Sky TV has rebooted its streaming sports service with Sky Sport Now. It’s a new app for phones, computers and tablets offering 12 dedicated sports channels. It will replace Sky’s Fanpass from August 1.
At the same time Sky will start broadcasting a dedicated sports news channel. It will have local news and have local presenters. It will also pull material from around the world. This includes bulletins from Fox Sports News Australia and Sky Sports News UK.
The revamped streaming app will have dedicated channels for rugby, golf, cricket and football. Sky will add two ESPN channels and the new sports news channel to the mix. There will also be pop-up channels for major sporting events.
Better everything, high definition
Sky CEO Martin Stewart Sky Sport Now is the first evidence of the company’s new focus on online streaming.
Well yes. It’s also the first evidence that Sky is fighting back against Spark Sport. For months it has looked as if it had no answers, nothing practical to respond with.
The new app addresses one of the weaknesses of the old four channel Sky Fanpass by giving users access to replays and on demand content. There will also be links to statistics on games and individual athletes.
Pricing for Sky Sport Now includes a weekly $20 pass and a monthly $50 pass. Customers who sign up for a year pay $40 a month.
Sky Now competes with Spark
Elsewhere Stewart told Chris Keall at the New Zealand Herald Sky will be a more aggressive bidder when buying sports rights. He says: “If someone outbids us, they’re going to go broke”.
Of course he is talking about Spark Sport.
This is where things get interesting. In round numbers Spark’s revenue is about four times Sky’s. It has relatively little debt, which means it can access cheap money to invest in new products and services.
So, on one level Spark appears to be a formidable opponent. In theory, it could easily outbid Sky for key sporting rights.
Yet Sport is only a small part of Spark’s business and it most definitely not the main game. Apart from anything else, Spark is about to embark on building a 5G mobile network. This could cost the thick end of a billion dollars over the next decade. There are other calls on its funds. Spark is multi-faceted business.
Investors might not be happy if Spark gets into a high stakes bidding war with Sky over sport.
Sport is central to Sky’s business. That’s likely to be even more the case in future as seemingly unstoppable streaming services like Netflix chip away at the other parts of its business.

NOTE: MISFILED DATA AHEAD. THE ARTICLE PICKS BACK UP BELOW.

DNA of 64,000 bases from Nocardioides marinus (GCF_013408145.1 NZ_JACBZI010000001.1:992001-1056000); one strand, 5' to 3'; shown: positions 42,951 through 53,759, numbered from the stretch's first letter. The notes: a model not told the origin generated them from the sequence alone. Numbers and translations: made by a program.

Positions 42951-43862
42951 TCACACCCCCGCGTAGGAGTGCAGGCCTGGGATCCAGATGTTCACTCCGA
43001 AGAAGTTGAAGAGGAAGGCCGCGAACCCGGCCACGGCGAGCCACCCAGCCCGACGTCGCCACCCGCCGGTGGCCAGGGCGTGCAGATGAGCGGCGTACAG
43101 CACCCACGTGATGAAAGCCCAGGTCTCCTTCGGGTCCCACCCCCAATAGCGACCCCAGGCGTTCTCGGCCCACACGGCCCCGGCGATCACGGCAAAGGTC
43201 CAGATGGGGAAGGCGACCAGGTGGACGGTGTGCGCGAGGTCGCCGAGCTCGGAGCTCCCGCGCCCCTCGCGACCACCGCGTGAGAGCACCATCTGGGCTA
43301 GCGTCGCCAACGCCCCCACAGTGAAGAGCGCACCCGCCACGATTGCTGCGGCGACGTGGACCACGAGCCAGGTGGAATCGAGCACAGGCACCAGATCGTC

Sky doesn’t have much of a future without access to a solid cross section of popular sport programming.
By signalling its willingness to outbid Spark for key sports codes, Sky is warning its rival’s investors that the costs could escalate. It is in effect asking if they have a stomach for the fight ahead.
This is not mere posturing. Spark has already blinked with other products that were part of its move into digital services.
The company is looking for partners to share the risk with its Lightbox service. You can take it as read Spark would sell Lightbox at the drop of a hat if there was a realistic offer. Spark also recently closed its Morepork security business.
Digital services like Spark Sport may not be as central to the company’s long-term plans as it has previously said.
There’s another clue for Spark watchers following the Sport project’s progress. Spark is now giving away its Rugby World Cup service to customers signing long-term contracts. This can be read as devaluing the brand, or it could be read as using sport to support the main business.
Room for two?
There can room for two New Zealand streaming sports companies if they can both get the mix right.
Spark doesn’t have enough in its current line-up to be a must-buy service. The Rugby World Cup is a one-off. English Premier League is a niche, albeit a fanatical one with an audience willing to pay.
It needs a long-running, popular, season-long competition, not just a few weeks of a cup tournament.
In effect, Spark needs main rights to at least one of Rugby Union, Rugby League and Cricket. Seeing as you asked, Netball is almost as important, but it can’t carry a channel on its own.
Sky, on the other hand, can’t afford to lose any of these major codes.
The long tail
This is not to say the other sporting codes don’t matter. There is a long tail. It helps to think of the big codes as being like anchor tenants in a shopping mall. They bring in the majority of punters who then stay on for the other options.
The acid test for Spark, indeed the acid test for New Zealand streaming sport is the Rugby World Cup. As Jeff Latch mentioned at Spark’s recent press conference, there will be unhappy people no matter how well Spark performs.
If the RWC is a triumph, Spark Sport can ask investors to loosen the purse strings building a bigger brand. If it’s a disaster, the project will be seen as a brief flirtation. Spark’s next move will be damage limitation and probably a face-saving exit from sport streaming.
Most likely the verdict will be somewhere between these two extremes. For some New Zealanders this will be more of a nail-biter than any action on the pitch.